The revolution saw the Sandinista National Liberation Front (FSLN), a group of USSR-backed socialists, overthrow the Somoza regime, only to then fight a continued bloody battle against the US-supported Contras. This period of violence was ultimately responsible for 50,000 deaths, or two percent of the Nicaraguan population.
As I slowly flipped through the pages of Meiselas’s book, I saw armed guerillas in the streets, citizens tied up in dark rooms, and lifeless bodies of all ages in pools of blood. It was a much more difficult reality to lose myself in than McCurry’s beautiful depictions of central Asia, largely because I didn’t want to. Even more confusingly, however, was the realization that both Meiselas’s bravery in Nicaragua and McCurry’s optimism in Afghanistan, which both “documented” similar Cold War issues only a few years apart, did so in entirely different ways. As such, they provoked two diametrically opposed feelings of hope and the harshness of reality. While McCurry’s inviting style caused me to want to immerse myself in the beauty of a faraway place, Meiselas’s portrayal of a similar issue made me conscious of the brutalities of war. Both methods are necessary and have a place in photography.
Meiselas’s work leaves little room for speculation. Everything that the viewer is meant to understand is contained within the frame, a reality made possible by the gravity of her chosen subject. Throughout her project, Meiselas depicts people in a variety of environments and how they have been impacted by the revolution, leaving few stones unturned. As a result, there are very few uncertainties regarding what this time period in the Central American nation actually looked like to the American photojournalist. Moreover, Meiselas chronicles destruction extensively, while her fellow Magnum Photos colleague McCurry barely touches on the subject. As a result, rather than view Nicaragua with an extrapolatory eye, I see the nation exactly as Meiselas saw it: ravaged by war, brutal, and bombarded with strife. Who was responsible for this destruction and how the Nicaraguan Revolution may have occurred differently is a topic that Meiselas recalls avoiding defeatedly, primarily due to a humble, accepted, ignorance. “I wasn’t doing anything that gave a feeling for what in fact was going on there. Not going on in the world of events, but going on in terms of how people were feeling,” she writes.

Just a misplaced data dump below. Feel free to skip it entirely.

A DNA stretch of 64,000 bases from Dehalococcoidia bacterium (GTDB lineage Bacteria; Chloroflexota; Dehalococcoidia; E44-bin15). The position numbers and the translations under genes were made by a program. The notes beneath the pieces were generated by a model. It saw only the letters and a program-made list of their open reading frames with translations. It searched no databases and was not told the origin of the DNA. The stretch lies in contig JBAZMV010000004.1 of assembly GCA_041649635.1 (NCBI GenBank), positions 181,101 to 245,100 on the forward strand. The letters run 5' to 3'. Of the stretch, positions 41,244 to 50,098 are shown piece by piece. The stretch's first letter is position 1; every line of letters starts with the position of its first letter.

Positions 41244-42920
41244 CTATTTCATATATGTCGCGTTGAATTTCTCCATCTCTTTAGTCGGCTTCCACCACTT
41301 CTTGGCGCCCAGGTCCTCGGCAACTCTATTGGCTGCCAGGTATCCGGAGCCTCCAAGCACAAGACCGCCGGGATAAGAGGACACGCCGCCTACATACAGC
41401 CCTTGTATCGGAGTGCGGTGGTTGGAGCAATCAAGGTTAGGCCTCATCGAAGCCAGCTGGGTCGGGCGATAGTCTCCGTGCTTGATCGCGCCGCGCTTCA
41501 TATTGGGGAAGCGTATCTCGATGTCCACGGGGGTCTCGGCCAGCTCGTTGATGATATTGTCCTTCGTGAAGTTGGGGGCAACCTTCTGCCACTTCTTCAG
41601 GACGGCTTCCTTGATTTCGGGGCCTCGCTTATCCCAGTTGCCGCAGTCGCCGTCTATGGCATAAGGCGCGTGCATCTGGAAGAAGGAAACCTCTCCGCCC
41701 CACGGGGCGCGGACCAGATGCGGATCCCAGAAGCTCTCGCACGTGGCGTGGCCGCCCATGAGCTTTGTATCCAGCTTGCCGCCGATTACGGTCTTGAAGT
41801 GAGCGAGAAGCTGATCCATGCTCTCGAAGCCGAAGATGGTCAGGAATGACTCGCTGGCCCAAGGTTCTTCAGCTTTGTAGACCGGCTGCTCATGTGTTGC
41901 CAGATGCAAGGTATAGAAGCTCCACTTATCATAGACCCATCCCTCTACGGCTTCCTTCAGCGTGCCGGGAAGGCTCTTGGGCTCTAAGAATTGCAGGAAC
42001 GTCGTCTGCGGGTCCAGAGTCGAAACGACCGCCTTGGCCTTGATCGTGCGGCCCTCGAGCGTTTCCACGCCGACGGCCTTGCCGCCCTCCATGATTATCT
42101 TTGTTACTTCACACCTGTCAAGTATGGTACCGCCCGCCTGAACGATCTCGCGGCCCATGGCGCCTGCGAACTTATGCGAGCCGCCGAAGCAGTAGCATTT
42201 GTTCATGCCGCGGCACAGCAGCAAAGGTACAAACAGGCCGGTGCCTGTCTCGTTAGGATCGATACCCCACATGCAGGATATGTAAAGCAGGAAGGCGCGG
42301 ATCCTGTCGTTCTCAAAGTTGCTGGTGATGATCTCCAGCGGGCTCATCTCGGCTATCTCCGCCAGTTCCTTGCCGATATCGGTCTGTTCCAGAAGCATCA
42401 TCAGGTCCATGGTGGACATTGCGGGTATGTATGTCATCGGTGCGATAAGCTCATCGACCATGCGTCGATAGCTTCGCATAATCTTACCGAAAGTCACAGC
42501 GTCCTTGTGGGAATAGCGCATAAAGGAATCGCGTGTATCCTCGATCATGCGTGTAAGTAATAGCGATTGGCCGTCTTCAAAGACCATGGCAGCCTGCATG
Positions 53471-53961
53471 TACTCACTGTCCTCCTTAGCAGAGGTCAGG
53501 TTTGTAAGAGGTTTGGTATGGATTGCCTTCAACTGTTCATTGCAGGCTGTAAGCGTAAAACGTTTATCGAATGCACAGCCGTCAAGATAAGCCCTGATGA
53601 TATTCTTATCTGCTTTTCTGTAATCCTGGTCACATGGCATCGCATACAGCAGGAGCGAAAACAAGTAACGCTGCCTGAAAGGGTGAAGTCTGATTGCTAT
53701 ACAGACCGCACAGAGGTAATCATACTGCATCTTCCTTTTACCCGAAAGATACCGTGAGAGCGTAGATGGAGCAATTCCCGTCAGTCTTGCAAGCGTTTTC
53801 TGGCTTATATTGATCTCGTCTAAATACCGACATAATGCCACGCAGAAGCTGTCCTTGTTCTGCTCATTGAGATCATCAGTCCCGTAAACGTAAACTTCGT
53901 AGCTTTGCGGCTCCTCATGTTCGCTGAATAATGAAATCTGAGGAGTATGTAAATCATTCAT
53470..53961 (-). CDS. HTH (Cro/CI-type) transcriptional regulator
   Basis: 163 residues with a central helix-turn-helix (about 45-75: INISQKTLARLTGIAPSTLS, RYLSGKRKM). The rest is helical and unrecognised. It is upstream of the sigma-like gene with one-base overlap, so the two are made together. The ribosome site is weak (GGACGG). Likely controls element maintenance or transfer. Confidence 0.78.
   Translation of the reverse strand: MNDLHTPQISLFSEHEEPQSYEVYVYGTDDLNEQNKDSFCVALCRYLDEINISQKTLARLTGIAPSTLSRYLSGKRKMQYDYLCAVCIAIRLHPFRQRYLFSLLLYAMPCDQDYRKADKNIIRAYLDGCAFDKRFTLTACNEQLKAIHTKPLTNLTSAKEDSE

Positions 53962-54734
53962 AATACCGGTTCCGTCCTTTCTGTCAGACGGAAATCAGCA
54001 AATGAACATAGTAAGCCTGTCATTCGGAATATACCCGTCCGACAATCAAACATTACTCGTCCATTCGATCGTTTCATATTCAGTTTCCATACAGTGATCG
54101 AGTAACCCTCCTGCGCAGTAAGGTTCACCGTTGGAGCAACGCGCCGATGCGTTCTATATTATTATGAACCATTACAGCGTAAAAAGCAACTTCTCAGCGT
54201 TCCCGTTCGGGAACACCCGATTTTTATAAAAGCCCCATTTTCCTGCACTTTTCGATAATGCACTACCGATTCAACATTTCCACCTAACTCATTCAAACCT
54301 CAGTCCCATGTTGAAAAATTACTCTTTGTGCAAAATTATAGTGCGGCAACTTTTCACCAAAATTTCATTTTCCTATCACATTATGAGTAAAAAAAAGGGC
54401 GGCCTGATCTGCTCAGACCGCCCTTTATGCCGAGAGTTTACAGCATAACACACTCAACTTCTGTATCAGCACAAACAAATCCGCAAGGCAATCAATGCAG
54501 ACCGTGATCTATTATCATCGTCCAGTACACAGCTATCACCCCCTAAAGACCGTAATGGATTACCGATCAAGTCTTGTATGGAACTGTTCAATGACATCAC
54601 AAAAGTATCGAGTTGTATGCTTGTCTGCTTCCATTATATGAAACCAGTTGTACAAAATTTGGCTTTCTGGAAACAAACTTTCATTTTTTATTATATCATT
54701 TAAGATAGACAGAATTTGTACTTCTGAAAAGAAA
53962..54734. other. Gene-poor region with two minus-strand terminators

This distinction is critical and one that all photographers should be aware of. At the end of the day, even documentary photography is an expression of the artist’s perception rather than an objective account of a moment in time.
For viewers of global events from afar, both artists and their respective documentary styles illuminate the realities of people trapped by the hands they have been dealt. In photographic form, as in McCurry’s work, pictures highlight to observers that humans far and wide are far more similar than their divergent experiences might imply, catalyzing senses of sympathy and appreciation. On the other hand, as Meiselas shows, it is equally crucial to understand the complexity and extent of hardships throughout the world without romanticizing the tragedies of others. In order for the photographic medium to evolve, photographers of the 21st century will need to reconcile this dichotomy in work that is both imaginative and grounded, hopefully igniting decades of further curiosity about the world’s most faraway places in minds old and young alike.
—Alexander J. Gerstenhaber’s column “F4: The World in Pictures” is an appreciation of the photography that tells untold stories about the joys, hardships, and realities of the world’s people.